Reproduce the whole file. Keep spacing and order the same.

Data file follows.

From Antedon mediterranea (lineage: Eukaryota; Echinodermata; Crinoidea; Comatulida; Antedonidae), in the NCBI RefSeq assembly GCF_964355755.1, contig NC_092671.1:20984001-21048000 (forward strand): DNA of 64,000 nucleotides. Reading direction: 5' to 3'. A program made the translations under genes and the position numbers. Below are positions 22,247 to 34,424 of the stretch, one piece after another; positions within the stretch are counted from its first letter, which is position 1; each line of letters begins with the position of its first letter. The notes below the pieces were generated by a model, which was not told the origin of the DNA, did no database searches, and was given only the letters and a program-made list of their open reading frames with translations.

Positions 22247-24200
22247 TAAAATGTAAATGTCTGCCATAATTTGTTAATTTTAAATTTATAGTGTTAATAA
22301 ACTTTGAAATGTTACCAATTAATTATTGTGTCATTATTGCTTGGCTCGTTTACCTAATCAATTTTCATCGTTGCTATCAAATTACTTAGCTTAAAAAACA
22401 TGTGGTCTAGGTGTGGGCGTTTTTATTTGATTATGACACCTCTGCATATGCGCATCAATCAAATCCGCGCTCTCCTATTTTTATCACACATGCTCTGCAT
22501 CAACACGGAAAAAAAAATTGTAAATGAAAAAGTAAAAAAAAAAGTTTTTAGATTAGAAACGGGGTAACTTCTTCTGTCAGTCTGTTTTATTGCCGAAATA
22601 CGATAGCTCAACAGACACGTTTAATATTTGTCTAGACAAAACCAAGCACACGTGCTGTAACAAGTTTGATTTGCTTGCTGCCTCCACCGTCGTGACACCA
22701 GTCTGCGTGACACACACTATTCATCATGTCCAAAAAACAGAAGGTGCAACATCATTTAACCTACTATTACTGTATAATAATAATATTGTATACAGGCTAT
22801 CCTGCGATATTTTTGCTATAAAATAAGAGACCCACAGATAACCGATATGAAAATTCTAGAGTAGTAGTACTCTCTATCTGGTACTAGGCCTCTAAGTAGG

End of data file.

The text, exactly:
From Antedon mediterranea (lineage: Eukaryota; Echinodermata; Crinoidea; Comatulida; Antedonidae), in the NCBI RefSeq assembly GCF_964355755.1, contig NC_092671.1:20984001-21048000 (forward strand): DNA of 64,000 nucleotides. Reading direction: 5' to 3'. A program made the translations under genes and the position numbers. Below are positions 22,247 to 34,424 of the stretch, one piece after another; positions within the stretch are counted from its first letter, which is position 1; each line of letters begins with the position of its first letter. The notes below the pieces were generated by a model, which was not told the origin of the DNA, did no database searches, and was given only the letters and a program-made list of their open reading frames with translations.

Positions 22247-24200
22247 TAAAATGTAAATGTCTGCCATAATTTGTTAATTTTAAATTTATAGTGTTAATAA
22301 ACTTTGAAATGTTACCAATTAATTATTGTGTCATTATTGCTTGGCTCGTTTACCTAATCAATTTTCATCGTTGCTATCAAATTACTTAGCTTAAAAAACA
22401 TGTGGTCTAGGTGTGGGCGTTTTTATTTGATTATGACACCTCTGCATATGCGCATCAATCAAATCCGCGCTCTCCTATTTTTATCACACATGCTCTGCAT
22501 CAACACGGAAAAAAAAATTGTAAATGAAAAAGTAAAAAAAAAAGTTTTTAGATTAGAAACGGGGTAACTTCTTCTGTCAGTCTGTTTTATTGCCGAAATA
22601 CGATAGCTCAACAGACACGTTTAATATTTGTCTAGACAAAACCAAGCACACGTGCTGTAACAAGTTTGATTTGCTTGCTGCCTCCACCGTCGTGACACCA
22701 GTCTGCGTGACACACACTATTCATCATGTCCAAAAAACAGAAGGTGCAACATCATTTAACCTACTATTACTGTATAATAATAATATTGTATACAGGCTAT
22801 CCTGCGATATTTTTGCTATAAAATAAGAGACCCACAGATAACCGATATGAAAATTCTAGAGTAGTAGTACTCTCTATCTGGTACTAGGCCTCTAAGTAGG